And just like the bloated bagels of today, our servings of coffee have swollen too. Did you know that the little cup markings on the side of your coffee maker are for only a five ounce serving but a Starbucks “tall” (aka “small”) is more than twice that? When did we go from sipping from a small cup to guzzling from a giant mutant vessel? I have to say, I prefer to drink my hot beverages from a mug, but there is in fact something kind of civilized about the cup and saucer routine. Watch this commercial and see Joe Dimaggio chatting with the ladies at their Tuesday bridge club as they sip from a pretty coffee set. Such a slice of time.
And speaking of slices, what happened to people coming over for coffee and cake? I have such cozy memories of the sound of a cake server making its way through the cake and gently hitting the plate, the scrape of the server pulling the piece out, the thump of the cake plate being placed on the cloth covered kitchen table. Except, whose memory is this? In reality, I’m not sure I was actually there because I’ve never had anyone over for coffee and cake nor did my mother ever have a table cloth covering our kitchen table. It must have been a scene I saw played out in Kate Martin’s Pine Valley kitchen. Clearly I watched way too much All My Children, but I do like that idea so much. Can you be nostalgic for a simpler time you weren’t a part of? Were the times in fact simpler? I don’t know, but I do know all this coffee talk made me crave, of all things, an apple cake—very surprising since I don’t even really like apples. But I couldn’t get the idea out of my head. I wanted a warm cinnamon smell to take over my apartment, and not the fake kind you get from a Glade plug-in. Yet each recipe I found was pumped up with so much more butter, sugar and even apples than I wanted. I didn't have any desire to caramelize anything or bake it in an enormous bundt pan or arrange apples in concentric circles. I was in the mood for something slightly sweet, very basic and truly homey. Someone else’s home, but still.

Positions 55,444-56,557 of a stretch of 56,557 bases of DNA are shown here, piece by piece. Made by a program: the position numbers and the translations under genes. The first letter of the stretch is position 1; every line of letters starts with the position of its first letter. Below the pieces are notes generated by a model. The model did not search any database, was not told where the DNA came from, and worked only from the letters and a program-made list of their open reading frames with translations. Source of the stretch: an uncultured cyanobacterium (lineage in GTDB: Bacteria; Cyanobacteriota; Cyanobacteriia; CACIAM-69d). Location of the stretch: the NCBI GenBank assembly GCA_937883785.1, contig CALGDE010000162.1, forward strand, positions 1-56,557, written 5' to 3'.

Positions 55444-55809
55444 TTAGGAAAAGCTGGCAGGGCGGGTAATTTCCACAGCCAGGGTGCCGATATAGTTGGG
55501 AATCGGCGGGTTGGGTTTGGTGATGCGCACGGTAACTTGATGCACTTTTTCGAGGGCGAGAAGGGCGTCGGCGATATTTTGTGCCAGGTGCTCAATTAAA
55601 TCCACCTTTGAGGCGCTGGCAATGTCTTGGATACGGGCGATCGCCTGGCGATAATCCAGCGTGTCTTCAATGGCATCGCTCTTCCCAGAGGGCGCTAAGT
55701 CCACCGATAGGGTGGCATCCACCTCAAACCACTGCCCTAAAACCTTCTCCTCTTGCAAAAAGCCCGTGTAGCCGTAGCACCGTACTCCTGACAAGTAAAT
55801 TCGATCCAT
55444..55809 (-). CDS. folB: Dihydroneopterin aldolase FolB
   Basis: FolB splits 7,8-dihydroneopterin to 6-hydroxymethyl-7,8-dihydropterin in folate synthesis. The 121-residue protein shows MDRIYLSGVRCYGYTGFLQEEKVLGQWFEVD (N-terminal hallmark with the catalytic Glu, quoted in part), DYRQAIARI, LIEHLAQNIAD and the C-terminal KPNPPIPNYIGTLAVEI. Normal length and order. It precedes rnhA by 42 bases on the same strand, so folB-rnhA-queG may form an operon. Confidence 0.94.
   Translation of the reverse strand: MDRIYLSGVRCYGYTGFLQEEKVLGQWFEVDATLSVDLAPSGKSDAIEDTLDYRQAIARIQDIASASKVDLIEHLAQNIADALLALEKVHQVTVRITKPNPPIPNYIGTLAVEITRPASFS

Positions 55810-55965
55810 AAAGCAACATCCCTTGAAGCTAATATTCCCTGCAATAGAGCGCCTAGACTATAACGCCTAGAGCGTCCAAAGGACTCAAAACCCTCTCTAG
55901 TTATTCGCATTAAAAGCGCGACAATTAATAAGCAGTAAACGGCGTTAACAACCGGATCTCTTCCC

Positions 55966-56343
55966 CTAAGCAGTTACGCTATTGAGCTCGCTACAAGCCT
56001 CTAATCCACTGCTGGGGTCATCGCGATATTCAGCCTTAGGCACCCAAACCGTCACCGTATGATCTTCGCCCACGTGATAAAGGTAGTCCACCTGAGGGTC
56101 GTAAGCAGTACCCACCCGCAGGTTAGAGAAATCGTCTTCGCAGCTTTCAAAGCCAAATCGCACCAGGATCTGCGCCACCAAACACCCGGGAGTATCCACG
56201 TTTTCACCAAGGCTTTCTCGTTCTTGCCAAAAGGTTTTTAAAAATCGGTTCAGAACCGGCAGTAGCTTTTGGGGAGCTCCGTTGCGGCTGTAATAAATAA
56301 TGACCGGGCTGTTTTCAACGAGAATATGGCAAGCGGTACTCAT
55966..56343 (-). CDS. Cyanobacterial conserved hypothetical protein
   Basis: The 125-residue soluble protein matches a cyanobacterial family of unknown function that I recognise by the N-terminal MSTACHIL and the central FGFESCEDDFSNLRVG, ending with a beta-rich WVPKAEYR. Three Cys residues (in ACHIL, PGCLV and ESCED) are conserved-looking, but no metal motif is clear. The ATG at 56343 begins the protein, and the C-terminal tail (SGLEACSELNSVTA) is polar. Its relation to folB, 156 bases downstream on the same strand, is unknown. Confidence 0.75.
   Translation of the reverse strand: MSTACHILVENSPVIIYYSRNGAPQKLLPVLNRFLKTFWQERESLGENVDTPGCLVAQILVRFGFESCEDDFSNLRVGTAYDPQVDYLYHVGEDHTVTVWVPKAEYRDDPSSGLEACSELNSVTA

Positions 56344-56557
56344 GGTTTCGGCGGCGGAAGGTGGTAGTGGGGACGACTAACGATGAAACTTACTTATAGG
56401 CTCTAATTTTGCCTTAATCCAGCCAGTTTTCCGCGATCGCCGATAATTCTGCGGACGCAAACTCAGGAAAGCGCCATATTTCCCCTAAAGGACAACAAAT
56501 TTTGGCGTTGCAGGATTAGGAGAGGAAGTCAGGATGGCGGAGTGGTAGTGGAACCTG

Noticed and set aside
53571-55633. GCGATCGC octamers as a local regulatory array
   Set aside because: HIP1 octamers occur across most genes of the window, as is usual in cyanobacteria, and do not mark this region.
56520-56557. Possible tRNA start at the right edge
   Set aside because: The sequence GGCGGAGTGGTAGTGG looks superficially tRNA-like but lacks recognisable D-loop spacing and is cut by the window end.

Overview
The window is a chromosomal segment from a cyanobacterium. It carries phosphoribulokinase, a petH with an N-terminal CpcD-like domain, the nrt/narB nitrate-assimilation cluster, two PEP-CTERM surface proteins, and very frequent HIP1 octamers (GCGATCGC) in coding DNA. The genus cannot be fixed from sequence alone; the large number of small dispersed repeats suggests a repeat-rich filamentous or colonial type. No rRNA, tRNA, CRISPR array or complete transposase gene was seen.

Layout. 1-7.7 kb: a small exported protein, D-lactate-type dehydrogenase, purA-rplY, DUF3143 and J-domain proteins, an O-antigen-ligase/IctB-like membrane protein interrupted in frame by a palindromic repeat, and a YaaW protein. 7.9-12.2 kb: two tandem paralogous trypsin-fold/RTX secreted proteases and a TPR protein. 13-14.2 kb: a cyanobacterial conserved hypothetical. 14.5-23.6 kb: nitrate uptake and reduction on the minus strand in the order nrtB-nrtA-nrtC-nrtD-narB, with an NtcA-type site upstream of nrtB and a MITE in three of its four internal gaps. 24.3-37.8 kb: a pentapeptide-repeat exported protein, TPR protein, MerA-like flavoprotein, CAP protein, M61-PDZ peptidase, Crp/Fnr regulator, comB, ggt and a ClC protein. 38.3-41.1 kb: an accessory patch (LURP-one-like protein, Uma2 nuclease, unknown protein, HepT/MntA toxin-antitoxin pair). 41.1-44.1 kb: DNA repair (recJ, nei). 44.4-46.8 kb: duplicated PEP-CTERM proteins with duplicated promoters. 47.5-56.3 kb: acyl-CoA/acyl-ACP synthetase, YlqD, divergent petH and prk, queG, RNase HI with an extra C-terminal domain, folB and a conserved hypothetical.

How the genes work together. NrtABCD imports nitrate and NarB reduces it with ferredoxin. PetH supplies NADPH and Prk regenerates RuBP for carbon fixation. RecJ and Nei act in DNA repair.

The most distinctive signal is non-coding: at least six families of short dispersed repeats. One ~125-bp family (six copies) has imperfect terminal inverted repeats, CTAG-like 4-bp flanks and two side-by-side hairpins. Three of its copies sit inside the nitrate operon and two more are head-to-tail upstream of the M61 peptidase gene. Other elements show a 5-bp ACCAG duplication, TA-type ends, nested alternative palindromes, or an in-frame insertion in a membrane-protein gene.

While simultaneously getting a manicure and mulling over my recipe problem, I spotted pastry guru Carla Hall from ABC’s The Chew getting a pedicure. How could I resist the opportunity to introduce myself to a fellow sweet tooth, even if her show replaced my cancelled daily visits to Pine Valley? She immediately understood my apple cake problem and we commiserated over the preponderance of the fussy and the overwrought in the dessert world. Her support gave me the strength to keep up my search which concluded with this recipe from Joanne Chang’s Flour cookbook. I didn’t use the raisins and I tweaked the spices a bit, but the result was just what I was after. Chunks of Granny Smith apples surrounded by just enough gently spiced buttery cake with the toasty taste of pecans to give the moist crumb a little crunchy life. And although the coffee I made came from my Cuisinart four-cupper, not a Mr. Coffee, the combination was perfect. But how am I supposed to really recreate my fantasy coffee and cake memory when I don’t like having other people in my house? You know, maybe I should join that bridge club. That is, if I can bring my own mug. And someone teaches me how to play.